Well that's all for now....any question or suggestion please feel free...

    Bye!!!!!!!!!!;)
     

    nmgadb

    Senior Member
    English - US
    lilY_ said:
    hey nmgadb!
    I read about your questions and I feel like you are not that sure about the meaning of tratar... in my country we speak of "tratar" when we talk about "trying to do something or how do we treat other people" (you see these are two different meanings)... when we speak about "tratarse de" we are talking about "this is about"....
    Well that's all for now....any question or suggestion please feel free...

    Bye!!!!!!!!!!;)
    Gracias lily, en el caso "to try to do something" usaria tratar en vez de intentar? Cual es mejor?

    Pienso que entiendo el uso "to treat someone a certain way" como:
    Ella me trata como un nino. Es correcto?

    Gracias por ayudarme, y siente libre corregir mi espanol tambien.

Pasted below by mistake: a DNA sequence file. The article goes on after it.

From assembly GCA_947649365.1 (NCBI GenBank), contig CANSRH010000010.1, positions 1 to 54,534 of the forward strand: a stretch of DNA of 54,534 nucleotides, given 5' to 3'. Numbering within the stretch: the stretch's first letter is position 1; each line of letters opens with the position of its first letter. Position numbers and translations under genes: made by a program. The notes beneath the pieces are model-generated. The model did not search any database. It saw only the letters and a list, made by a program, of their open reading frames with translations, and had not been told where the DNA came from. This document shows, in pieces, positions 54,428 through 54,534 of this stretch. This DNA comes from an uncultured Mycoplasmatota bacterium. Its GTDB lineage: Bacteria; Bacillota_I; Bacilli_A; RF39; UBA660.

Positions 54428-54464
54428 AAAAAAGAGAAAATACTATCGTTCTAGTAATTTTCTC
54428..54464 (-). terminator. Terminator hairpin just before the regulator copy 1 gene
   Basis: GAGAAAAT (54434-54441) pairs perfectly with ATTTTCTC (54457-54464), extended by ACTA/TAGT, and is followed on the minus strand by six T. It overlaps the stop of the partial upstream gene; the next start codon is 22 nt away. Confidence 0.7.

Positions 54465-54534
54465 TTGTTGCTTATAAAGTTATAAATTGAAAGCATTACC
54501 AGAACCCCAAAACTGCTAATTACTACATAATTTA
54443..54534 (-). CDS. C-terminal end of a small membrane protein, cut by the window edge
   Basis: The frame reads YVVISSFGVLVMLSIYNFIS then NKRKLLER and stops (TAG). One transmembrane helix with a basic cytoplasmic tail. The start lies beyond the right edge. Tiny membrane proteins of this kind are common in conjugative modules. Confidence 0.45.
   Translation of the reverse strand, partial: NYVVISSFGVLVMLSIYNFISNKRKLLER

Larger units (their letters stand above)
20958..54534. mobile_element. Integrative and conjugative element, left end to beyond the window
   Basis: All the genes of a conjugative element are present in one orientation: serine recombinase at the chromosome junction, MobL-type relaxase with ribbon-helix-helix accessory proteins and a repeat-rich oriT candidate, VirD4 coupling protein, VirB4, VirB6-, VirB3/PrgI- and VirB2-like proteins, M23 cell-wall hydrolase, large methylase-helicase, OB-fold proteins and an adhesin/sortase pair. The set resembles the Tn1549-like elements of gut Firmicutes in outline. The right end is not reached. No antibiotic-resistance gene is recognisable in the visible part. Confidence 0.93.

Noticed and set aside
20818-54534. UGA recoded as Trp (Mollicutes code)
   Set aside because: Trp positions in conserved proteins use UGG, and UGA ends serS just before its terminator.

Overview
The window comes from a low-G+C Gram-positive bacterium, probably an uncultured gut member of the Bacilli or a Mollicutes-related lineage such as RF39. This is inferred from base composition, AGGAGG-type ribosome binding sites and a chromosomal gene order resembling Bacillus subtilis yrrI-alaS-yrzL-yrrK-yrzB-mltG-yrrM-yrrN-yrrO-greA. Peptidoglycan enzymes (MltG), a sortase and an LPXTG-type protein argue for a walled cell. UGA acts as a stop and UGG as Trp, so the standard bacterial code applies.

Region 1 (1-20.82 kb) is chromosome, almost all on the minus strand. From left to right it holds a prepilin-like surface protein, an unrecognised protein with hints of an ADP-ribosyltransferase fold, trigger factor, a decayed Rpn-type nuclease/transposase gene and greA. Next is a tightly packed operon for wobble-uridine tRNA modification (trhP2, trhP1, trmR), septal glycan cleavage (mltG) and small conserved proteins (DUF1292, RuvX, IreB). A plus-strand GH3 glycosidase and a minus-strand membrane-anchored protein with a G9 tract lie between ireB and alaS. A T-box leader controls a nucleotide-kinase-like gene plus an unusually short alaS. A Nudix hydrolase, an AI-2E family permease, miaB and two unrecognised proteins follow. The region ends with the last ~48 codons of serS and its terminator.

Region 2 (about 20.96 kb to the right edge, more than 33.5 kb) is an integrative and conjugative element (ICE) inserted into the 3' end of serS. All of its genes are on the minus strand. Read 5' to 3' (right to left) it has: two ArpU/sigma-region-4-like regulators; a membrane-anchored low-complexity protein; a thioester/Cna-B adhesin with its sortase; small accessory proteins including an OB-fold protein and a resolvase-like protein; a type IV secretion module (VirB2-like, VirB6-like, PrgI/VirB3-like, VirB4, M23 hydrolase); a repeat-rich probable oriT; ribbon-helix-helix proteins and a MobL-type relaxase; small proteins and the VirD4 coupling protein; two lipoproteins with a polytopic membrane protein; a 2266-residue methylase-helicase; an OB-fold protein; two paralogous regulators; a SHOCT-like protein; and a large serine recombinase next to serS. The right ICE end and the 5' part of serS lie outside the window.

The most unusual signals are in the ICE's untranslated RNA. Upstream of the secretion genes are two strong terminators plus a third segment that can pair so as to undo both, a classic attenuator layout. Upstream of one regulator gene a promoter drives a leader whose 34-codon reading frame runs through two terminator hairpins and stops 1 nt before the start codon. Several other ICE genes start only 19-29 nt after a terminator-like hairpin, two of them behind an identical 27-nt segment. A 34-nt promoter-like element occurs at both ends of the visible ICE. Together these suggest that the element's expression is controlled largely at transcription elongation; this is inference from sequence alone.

-Nathan
     

    Sca

    Senior Member
    Argentina Spanish/ English
    Nathan: en ese caso 'tratar' e 'intentar' tienen el mismo significado.
    'Ella me trata...' Si, es correcto.
    De nada, cheers!
     

    Ariadna

    Member
    Español - Spain
    Hello Nmgadb (what a difficult name!:) )
    Here are some examples; I think they are correct both in English and Spanish but if they are not, I will learn something too.


    I tried working in a shop, but I didn't like it
    (Probé a/Traté de trabajar en una tienda, pero no me gustó)

    I tried to phone you, but the line was busy
    (Intenté/Traté de llarmarte, pero la línea estaba ocupada)

    That film seems good; what is it about?
    (Esa película parece buena; de qué trata?)

    It's about a couple that ....
    (Trata de una pareja que....)

    She treats me like if I were a 4-year-old child
    (Me trata como si yo fuera un niño de 4 años)